In an era when mergers and corporate take-overs have made family boatbuilding yards an endangered species around the world, the Halvorsens maintain a history stretching back 130 years. Traditional methods and experience have been handed down through five generations of the family. Even now, with costs demanding mass production in fibreglass, timber still features prominently in their repertoire. The Island Gypsy range, and now the Solos, are significant for the dominance of wood used throughout the interiors, as linings for bulkheads and floors, and construction of fittings and furniture.
The Halvorsen boatbuilding facilities are presently based in Hong Kong and mainland China, where four yards are producing the Island Gypsy and Solo range of trawler style passage makers for the recreational market. High demand for their commercial boats was straining the production from Halvorsen Marine (formerly Kong & Halvorsen) so the company looked to expand into other yards. That opportunity came when Taiwan-based naval architect Howard Chen expressed interest in opening a yard in China and a new company known as Jet-Tern Marine was established.
Meanwhile Mark Halvorsen took control of distribution via another new company known as International Yacht Distributors. The first pleasureboats are trawler-style passage makers from the drawing board of Harvey Halvorsen. The first – a 43 – has been very quickly followed by a stretched 47, with a 58-footer not too distant.
A reworked Island Gypsy the Solo is not – Harvey created a new boat from the keel up. Looking for a vessel that was comfortable, stable and capable of long term live-aboard conditions, he produced a semi-displacement hull with round-bilge sections for’ard, flattening out into a hard chine line at the transom. With a big deep keel incorporating lead ballast, the intention was to reduce the characteristic trawler roll and produce a more comfortable motion. With so many of these boats being sold to Americans who love living aboard and taking long trips, this is a vital aspect. So too is the space and facilities provided for the intended usage. For example, here is a manufacturer who knows the importance of providing fiddles for benches and tables. No matter how stable a boat may be, these raised lips save so much in cleaning up and broken galley and table wares.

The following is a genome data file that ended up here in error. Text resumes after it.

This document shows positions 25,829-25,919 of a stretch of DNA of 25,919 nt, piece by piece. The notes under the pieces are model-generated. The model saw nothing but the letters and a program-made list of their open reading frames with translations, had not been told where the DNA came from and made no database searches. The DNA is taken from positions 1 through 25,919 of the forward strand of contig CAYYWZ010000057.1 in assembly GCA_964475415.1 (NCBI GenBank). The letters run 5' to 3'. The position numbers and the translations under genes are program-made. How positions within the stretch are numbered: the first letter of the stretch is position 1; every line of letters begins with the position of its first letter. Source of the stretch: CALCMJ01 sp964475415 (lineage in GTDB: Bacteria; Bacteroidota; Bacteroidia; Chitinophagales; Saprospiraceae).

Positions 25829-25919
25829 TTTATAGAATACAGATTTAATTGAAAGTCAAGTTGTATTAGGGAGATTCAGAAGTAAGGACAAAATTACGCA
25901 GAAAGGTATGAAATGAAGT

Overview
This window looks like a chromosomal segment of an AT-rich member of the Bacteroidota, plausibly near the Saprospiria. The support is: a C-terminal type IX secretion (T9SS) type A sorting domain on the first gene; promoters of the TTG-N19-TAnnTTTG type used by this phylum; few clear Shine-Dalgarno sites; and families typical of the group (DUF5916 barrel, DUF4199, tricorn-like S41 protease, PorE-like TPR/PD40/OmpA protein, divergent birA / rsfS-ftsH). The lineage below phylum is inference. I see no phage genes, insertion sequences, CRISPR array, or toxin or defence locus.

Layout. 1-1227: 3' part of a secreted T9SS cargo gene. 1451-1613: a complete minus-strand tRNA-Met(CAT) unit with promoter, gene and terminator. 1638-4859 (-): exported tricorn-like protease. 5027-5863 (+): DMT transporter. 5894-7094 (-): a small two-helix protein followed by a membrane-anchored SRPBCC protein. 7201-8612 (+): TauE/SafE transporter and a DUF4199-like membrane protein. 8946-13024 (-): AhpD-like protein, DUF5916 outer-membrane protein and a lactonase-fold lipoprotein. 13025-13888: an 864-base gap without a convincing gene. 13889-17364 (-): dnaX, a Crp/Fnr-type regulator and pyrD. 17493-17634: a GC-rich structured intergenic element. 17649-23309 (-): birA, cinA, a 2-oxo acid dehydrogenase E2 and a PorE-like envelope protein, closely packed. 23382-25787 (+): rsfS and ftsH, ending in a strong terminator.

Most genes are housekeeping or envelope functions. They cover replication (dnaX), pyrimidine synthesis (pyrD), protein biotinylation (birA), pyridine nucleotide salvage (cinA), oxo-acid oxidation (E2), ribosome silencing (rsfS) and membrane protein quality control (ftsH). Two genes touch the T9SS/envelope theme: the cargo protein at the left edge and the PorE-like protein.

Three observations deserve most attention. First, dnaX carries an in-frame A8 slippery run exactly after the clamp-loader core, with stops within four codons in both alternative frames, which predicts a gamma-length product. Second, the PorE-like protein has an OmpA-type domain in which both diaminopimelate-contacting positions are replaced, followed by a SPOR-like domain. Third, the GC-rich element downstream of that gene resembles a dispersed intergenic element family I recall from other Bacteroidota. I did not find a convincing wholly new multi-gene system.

The Solo 47 we tested – based at Halvorsen’s Marina at Bobbin Head in Sydney – was the first Solo not to have gone to an American buyer. And as you board the craft it’s not hard to see why this boat is so popular in the US. The aft cockpit is not enormous and there are wide side decks, high gunwales and sturdy handrails leading readily to the foredeck, pilothouse or to the flybridge. However, it’s the internal configuration that’s the real bonus. The central galley is a knockout. It is superbly set out and equipped, being built for on-board living with every conceivable accessory and plenty of space to work. This “kitchen”, as in many homes, will be the centrepiece of the saloon around which guests chat and enjoy a snack and a few drinks. The nearby lounge is another place to sit back and relax while the autopilot takes control. There is even a “watch commander’s” berth tucked behind that lounge. Stairs either side of the galley lead to the pilothouse or down to the twin cabin/twin bathroom accommodation.
The planning of the accommodation emphasises the cruising intents. The bow stateroom is enormous, with a large island berth and ample hanging and storage space. The ensuite is just as decadent and has the luxury of a bath. The second cabin has twin over/under berths and this can double as secondary storage for longer trips if only a couple are living aboard. Folding doors allow the cabin to be opened up to the communal companionway; with laundry facilities located at the base of the stairs, this extra space is a bonus.
Also tucked back aft is the door to the engineroom, and once inside I found one of the neatest and workable arrangements I’ve seen for some time. Admittedly there is only one engine, but there is a lot of other equipment for air conditioning, 9.5hp generator, hot water, water and fuel tanks, and everything is just so well planned.
Every attempt has been made to not only make service and maintenance easy, but regular on-going checks by the owner a simple chore. The extent of insulation is outstanding as well, its effectiveness evident from the low noise levels in any of the cabins or the saloon deck immediately above.
Power for the 47 is provided by a single Cummins 6BT5.9M1 continuous duty 220hp diesel engine. This engine is de-rated from the 270 model and will propel the Solo all day long at a 9-9.5 knots at 2100rpm. For a genuine bluewater machine, speed is irrelevant. That 9 knots is done with exceptional ease, while at 1000rpm the Solo makes 5.5 knots. Though it is very manoeuvrable under the influence of the single prop, a bow thruster enables the boat to be put where you want it.
Being designed for passage making and live-aboard cruising, the Solo has just about every conceivable piece of equipment you could want. Around $900,000 will get you a fully equipped Solo with all the trimmings.